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Best Olympian 2013: Audrey Henley

Born to put on a show

AUDREY HENLEY: She's been bringing music to Olympia for more than 10 years. Photo credit: Winter Teems

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For Audrey Henley, who made a name for herself booking crossover bands, indie delights and enticing acts, it's always been about community.

Hailing from Turlock, Calif., a small town outside of Modesto, Henley grew up watching her parents serve their community by being business owners. Her father owned a restaurant, Pioneer Chicken, and her mother owned a couple of 7-11s.

At a young age, Henley had a strong love for music and could appreciate the importance of community gathering space. She still has Crayola drawings of her ideal music venues; one, named Lion's Den, was complete with tunnels and secret back entrances. There were more influences - imagine an 8-year-old Henley, together with friends, listening to radio station celebrity Wolfman Jack, whose show aired across from their elementary school. Or pre-teen Henley, roller skating through her mom's 7-11, headphones on tight, stocking shelves and learning about hard work.

When Henley was a teenager, with an ear for Cali punk, she began traveling to San Francisco to see bands like Operation Ivy and Green Day. At the same time, her father, Tom Henley, was doling out the best fried chicken in town.

With Tom's town influence, and love for his daughter, he and Audrey threw Turlock's first punk rock show - inside the restaurant. They named the event "Chicken Fest."

The show was a success, with a hundred happy kids, one small fight, and a kitchen full of fire extinguisher remnants from Papa Henley putting out the fight. To round out any good concert, the cops were called and Tom was nearly arrested.

This did not deter the Henleys from putting on a "Chicken Fest 2" the following year, this one as good as the last. 

"Chicken Fest really started my obsession - it really gave me an outlet - it inspired years more of shows," says Audrey.

Eventually, like any small-town girl should, Audrey packed a few belongings and headed with a posse of friends (and two cats) up the coast to Seattle.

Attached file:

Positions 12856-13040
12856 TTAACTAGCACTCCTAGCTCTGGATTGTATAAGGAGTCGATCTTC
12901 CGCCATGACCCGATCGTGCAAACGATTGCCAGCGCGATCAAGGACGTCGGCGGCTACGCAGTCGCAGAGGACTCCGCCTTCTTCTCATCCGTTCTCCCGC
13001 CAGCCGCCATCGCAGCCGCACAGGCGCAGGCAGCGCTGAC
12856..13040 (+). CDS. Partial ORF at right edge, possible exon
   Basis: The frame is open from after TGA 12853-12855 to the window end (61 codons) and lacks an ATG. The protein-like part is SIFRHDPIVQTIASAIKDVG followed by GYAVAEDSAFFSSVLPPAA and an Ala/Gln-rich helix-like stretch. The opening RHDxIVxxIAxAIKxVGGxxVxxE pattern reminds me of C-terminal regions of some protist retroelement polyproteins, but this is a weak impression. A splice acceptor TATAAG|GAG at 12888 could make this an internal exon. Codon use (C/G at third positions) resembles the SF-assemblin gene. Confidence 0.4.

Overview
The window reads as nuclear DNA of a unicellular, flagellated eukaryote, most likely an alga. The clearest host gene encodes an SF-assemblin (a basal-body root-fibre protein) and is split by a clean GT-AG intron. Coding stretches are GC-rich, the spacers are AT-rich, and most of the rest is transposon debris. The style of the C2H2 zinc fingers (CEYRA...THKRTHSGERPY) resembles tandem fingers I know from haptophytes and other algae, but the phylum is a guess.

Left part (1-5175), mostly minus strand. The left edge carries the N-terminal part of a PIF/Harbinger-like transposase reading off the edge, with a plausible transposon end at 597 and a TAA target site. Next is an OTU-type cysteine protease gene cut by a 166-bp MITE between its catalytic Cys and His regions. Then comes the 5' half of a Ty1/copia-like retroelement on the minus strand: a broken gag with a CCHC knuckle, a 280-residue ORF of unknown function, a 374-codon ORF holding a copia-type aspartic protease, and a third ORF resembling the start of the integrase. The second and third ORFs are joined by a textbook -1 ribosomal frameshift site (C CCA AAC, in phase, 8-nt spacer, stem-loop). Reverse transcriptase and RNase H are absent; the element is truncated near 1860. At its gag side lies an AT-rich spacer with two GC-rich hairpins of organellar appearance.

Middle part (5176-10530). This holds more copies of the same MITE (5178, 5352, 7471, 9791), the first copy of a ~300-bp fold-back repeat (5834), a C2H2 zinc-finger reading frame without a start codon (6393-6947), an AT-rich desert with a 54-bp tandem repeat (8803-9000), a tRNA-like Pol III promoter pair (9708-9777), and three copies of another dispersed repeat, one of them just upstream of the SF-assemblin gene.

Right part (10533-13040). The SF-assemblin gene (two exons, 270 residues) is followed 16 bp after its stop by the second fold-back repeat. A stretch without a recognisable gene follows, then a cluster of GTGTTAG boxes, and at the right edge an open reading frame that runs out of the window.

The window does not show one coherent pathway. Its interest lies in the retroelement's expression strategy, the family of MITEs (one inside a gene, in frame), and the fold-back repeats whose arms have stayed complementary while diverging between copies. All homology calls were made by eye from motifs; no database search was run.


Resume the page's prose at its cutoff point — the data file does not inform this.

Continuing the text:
She ducked out of the music scene for a while as she settled into a new life in the Emerald City, but after starting a cashier position at her mom's popular west Seattle 7-11, she couldn't escape her fate.

"Chris Cornell's ex-mom-in-law used to buy scratch tickets from me every day," says Audrey. "Crown Studios and Dutch Boy Recordings were just down the road so a hotbed of bands would come through."

These encounters propelled Audrey into the scene, where she dabbled in music journalism, booked gigs and managed bands - most notably, North American Bison.

She also fell in love with a variety of local music (and musicians - she and Dirty Birds' Jim Davies had an on-and-off relationship during this time). 

Audrey scored a job at the Breakroom bringing in bands such as The Accused, Queens of the Stone Age and Tight Bros From Way Back When. As drama in the music scene became more evident, she became disillusioned and started looking for jobs where she could make more money, have stability and show her parents that she was more than a party girl. ("To this day, my mom still thinks I'm in a band," laughs Audrey.)

After booking two national Jimi Hendrix guitar competition tours, Audrey landed a job with Intercom Radio doing promo work and helping book large-scale performances.

But then a game changer - Tom Henley passed in '99. Audrey refocused on her punk rock roots - she'd had it with the corporate radio game. She also realized that while she and Jim Davies were rock stars in their own right, it was time to be together for good. 

"I decided - you know what? I love Jimmi and I'm moving to Olympia," says Henley. The couple married in 2004.

The transition from Seattle to Olympia brought forth the natural progression of her own booking and managing company, Pioneer Music, named for her late father's restaurant. She started booking bands like the Manatees, Cookie and Fitz of Depression, and later bringing in names like High on Fire and The Dwarves.

For Audrey, all roads lead to music and community, and in 2005 she became theater manager and events director for the Capitol Theater, where she continues to bring in amazing local and touring acts.

"What I love so much about Capitol Theater is community and history - the shows are awesome - but just being in that historical building and all the people doing what they love is amazing," says Henley. "Community can kind of be cliché - but in Olympia it's not cliché, it's fucking true."

Papa Henley would be proud.

LINK: Best of Olympia 2013

LINK: Best of Olympia 2012

LINK: Best of Olympia 2011

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